Bruins sign veteran winger James van Riemsdyk
Still in a bit of a cap nightmare even after the pre-draft dumping of Taylor Hall’s $6 million salary, the Bruins knew they were going to have to search high and low for bargains and reclamation projects when the free agent market opened Saturday.
And for the Bruins, the first NHL name pulled out of that discount bin when the deals started flying at 12 p.m., was that of veteran winger James van Riemsdyk, who opted to sign with the Bruins on a one-year, $1 million contract.
“I think just going into the process, I was ultimately looking for two things — a team where I thought I’d have a chance to contend and win and just a spot where I thought it could be a good fit with how I play fits in with what the team has and what they might need,” van Riemsdyk, who spent the previous five seasons with the Flyers, said in an introductory Zoom call. “The Bruins were a team that were high on my list because of those reasons and it’s super exciting.”
“We introduced [James Van Riemsdyk] in this because he’s been a guy who has produced at the NHL level on a consistent basis and is really excited to be coming to a team that is still very, very competitive,” Bruins general manager Don Sweeney said in a Saturday press conference discussing what was a busy day for the B’s. “It was a special year last year and he acknowledged that it looked like a lot of fun playing hockey in Boston and he wanted to be a part of that.”
At 34 years old, and after playing for a direction-less Flyers team, winning is certainly the name of the game for van Riemsdyk.
But there’s also no denying that his price jived with the Bruins’ plans, with the club absolutely buying in on the low point of JVR’s value, with his worst scoring season since 2011-12 on the books in 2022-23 by way of a 12-goal, 29-point campaign. A big-bodied wing known for his power-play production, that absolutely cratered this past season, with the 6-foot-3 ‘JVR’ on the board for just two power-play goals, and in over 130 minutes of power-play time on ice. It was a seven-goal dropoff from his 2021-22 mark, and with just nine forwards scoring fewer power-play goals with at least 130 minutes of man-advantage action.
“It’s probably a combination of everything,” Sweeney told me when I asked why he thought that production experienced such a sharp decline from the established career norms. “I’m not going to speak about how he was fully utilized in Philadelphia, that’s their business. How he’d be utilized here, opportunities, sometimes there is a little bit of puck luck, sometimes you might say that in the 15-20 games where we went pretty dry, and you were wondering why guys are not all of a sudden scoring.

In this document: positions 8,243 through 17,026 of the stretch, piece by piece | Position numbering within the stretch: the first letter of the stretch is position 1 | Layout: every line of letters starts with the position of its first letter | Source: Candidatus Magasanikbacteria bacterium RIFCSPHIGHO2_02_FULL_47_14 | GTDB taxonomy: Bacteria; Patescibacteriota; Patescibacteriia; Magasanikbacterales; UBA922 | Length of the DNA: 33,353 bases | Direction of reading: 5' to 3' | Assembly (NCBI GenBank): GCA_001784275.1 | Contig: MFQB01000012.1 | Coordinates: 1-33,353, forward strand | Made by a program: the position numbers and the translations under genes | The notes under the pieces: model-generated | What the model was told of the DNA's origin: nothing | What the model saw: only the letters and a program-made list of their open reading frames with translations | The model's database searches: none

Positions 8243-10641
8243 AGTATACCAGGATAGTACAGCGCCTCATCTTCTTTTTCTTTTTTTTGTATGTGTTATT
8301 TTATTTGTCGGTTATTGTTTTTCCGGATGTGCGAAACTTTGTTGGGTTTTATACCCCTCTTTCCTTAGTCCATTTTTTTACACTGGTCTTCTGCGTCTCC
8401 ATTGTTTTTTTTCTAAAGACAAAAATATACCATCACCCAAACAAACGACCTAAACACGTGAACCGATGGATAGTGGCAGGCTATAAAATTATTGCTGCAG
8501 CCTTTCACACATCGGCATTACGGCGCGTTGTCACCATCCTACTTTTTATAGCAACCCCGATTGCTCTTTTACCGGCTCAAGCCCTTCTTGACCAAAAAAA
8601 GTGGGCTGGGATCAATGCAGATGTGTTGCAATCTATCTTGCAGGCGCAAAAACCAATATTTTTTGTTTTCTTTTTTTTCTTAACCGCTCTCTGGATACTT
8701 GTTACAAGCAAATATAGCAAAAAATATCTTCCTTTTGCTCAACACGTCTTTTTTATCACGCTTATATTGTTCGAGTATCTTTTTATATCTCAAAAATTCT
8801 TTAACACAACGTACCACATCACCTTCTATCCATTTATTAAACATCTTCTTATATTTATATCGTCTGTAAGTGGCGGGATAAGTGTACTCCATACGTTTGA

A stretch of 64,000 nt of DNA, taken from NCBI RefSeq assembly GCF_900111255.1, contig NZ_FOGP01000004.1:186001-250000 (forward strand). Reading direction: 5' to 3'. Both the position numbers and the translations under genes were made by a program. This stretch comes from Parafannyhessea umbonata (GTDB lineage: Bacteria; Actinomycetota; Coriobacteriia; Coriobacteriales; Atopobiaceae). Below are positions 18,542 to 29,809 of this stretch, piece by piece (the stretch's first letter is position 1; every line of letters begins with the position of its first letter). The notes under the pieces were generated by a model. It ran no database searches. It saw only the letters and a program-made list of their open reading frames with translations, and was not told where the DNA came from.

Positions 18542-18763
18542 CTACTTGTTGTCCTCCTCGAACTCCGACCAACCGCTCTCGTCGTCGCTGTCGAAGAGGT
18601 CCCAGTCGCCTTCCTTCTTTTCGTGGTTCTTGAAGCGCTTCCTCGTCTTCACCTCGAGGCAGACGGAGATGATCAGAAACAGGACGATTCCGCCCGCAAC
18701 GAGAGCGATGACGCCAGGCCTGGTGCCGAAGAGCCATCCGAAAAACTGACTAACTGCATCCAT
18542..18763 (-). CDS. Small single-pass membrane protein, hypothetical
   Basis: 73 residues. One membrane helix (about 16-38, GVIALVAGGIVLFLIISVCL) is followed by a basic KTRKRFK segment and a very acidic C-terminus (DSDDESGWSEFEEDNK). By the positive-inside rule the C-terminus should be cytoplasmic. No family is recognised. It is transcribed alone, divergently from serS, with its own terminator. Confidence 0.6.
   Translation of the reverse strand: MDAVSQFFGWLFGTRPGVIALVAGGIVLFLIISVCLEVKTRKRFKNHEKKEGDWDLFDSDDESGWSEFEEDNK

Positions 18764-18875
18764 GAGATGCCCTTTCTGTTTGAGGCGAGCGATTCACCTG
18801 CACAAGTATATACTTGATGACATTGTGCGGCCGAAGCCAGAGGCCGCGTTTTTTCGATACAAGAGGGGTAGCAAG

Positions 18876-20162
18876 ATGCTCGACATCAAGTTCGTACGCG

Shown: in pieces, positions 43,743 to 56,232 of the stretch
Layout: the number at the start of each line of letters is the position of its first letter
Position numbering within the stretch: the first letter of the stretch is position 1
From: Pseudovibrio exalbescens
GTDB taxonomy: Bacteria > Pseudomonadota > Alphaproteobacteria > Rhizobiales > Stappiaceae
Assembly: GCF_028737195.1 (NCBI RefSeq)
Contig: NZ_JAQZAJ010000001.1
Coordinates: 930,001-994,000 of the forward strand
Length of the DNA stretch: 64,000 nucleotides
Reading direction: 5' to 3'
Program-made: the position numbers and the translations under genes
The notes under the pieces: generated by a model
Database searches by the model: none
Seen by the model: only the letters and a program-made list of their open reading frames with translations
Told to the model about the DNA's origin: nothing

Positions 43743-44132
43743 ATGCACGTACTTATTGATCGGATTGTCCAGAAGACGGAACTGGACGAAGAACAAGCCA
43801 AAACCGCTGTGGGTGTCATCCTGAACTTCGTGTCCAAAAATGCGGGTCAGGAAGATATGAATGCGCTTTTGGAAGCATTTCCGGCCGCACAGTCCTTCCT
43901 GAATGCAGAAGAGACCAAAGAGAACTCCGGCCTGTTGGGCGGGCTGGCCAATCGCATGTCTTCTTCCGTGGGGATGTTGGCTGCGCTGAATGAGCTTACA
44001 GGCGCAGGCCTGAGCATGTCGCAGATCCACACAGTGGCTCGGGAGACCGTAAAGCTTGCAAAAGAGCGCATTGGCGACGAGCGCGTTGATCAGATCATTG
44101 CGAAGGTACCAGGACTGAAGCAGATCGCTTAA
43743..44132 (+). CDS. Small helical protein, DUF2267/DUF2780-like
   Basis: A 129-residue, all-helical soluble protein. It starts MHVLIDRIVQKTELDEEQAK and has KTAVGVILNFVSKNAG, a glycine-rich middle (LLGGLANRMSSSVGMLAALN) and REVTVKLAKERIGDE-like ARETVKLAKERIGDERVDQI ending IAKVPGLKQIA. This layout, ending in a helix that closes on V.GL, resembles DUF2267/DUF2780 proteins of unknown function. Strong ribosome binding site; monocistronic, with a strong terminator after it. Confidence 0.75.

“Power plays generally go through those spurts and players can go through those spurts, but it will be incumbent upon him to make sure that he gets back into those areas and bares down and scores how he normally would, but again, everyone goes through a little bit of it and you have to work through it.”
But whether it’s on the man advantage or at even strength, it’s clear that the Bruins are going to ask van Riemsdyk to be a go-to net-front presence for a team that’s certainly lost some of its jam with Tyler Bertuzzi and Nick Foligno on the outs.
“JVR has had a lot of success at the net front. He can slide on either power play unit or compliment those groups,” Sweeney offered. “There are a lot of pieces there that Monty [Jim Montgomery] probably feels a little bit better about moving around and JVR adds to that component. He’s really tough to defend down in front of the net.”
As it stands right now, van Riemsdyk appears likely to slot on the left side of Boston’s third line, or could even be a second-line option should Pavel Zacha move to center on a full-time basis.
A veteran of 940 NHL games, van Riemsdyk, who played his college hockey at UNH, comes to the Bruins with 300 career goals and 591 points in a career that’s included two stints in Philly, as well as a six-season run with the Maple Leafs.